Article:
Using Jekyll with Bundler
Bundler provides a consistent environment for Ruby projects by tracking and installing the exact gems and versions that are needed.
Bundler can be a great tool to use with Jekyll. Because it tracks dependencies on a per-project basis, it is particularly useful if you need to run different versions of Jekyll in different projects, or if you don’t want to install Jekyll at the system or user level. This tutorial will show you how to create a new Jekyll project using Bundler and without installing Jekyll outside the project.
Before You Begin
The first thing to do is create a new directory for your project and run
bundle init. This creates a new Bundler project (by creating an empty
mkdir my-jekyll-website cd my-jekyll-website bundle init
This step is optional, but encouraged. We’re going to configure Bundler to install
gems in the
./vendor/bundle/ project subdirectory. This allows us to install
our dependencies in an isolated environment, ensuring they don’t conflict with
other gems on your system. If you skip this step, Bundler will install your
dependencies globally on your system.
bundle install --path vendor/bundle
Bundler Config is Persistent
This step is only required once per project. Bundler saves your config in
./.bundle/config, so future gems will be installed to the same
Now, we’re going to use Bundler to add Jekyll as a dependency of our new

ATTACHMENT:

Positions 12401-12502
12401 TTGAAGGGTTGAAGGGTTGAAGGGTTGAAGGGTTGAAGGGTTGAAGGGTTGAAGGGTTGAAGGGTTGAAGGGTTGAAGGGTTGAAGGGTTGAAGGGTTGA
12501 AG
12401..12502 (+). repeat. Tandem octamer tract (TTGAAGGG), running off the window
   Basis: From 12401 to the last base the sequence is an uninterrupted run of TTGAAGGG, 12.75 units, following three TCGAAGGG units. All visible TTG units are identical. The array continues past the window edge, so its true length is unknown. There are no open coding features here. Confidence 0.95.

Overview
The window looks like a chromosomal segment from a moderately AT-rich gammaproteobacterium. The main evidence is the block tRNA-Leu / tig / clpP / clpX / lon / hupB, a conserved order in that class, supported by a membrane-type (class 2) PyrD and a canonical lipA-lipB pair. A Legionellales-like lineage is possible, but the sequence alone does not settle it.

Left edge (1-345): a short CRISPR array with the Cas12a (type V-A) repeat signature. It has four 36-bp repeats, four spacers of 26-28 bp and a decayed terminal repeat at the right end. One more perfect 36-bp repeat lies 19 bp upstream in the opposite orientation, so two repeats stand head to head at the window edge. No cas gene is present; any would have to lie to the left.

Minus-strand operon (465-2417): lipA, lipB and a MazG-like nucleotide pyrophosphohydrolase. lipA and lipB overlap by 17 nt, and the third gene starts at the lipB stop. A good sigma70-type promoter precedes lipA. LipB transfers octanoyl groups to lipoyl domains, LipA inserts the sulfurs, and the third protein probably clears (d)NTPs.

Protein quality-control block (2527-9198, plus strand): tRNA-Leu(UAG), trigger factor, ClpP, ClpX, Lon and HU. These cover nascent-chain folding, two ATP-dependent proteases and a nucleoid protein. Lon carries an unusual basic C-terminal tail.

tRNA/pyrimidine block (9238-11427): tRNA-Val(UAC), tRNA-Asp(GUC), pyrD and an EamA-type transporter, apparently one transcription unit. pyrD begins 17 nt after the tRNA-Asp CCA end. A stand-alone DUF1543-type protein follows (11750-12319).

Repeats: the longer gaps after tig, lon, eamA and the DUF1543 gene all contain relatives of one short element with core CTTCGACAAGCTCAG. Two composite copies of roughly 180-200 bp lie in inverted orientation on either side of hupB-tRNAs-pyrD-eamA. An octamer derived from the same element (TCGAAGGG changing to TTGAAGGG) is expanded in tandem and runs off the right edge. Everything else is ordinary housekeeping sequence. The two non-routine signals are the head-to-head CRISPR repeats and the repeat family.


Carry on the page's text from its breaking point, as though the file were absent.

project. This command will add the Jekyll gem to our Gemfile and install it to
bundle add jekyll
Create A Jekyll Scaffold
Now that Jekyll is installed, we can use it to create the scaffolding for our
site. We need the
--force parameter because our folder isn’t empty - it
already has some Bundler files in it. We run the
bundle install separately
because Jekyll gets confused if the Gemfile already exists.
bundle exec jekyll new --force --skip-bundle . bundle install
Serve the Site
Your new website is ready! You can serve the website with
bundle exec jekyll serve and visit it at
http://127.0.0.1:4000. From here, you’re ready to
continue developing the site on your own. All of the normal Jekyll commands are
available to you, but you should prefix them with
bundle exec so that Bundler
runs the version of Jekyll that is installed in your project folder.
Commit to Source Control
If you’re storing your new site in version control, you’ll want to ignore the
./.bundle/ folders since they contain user- or
platform-specific information. New users will be able to install the correct
dependencies based on
Gemfile.lock, which should both be checked
in. You can use this
.gitignore to get started, if you want.
# Ignore folders generated by Bundler vendor .bundle # Ignore folders generated by Jekyll .sass-cache _site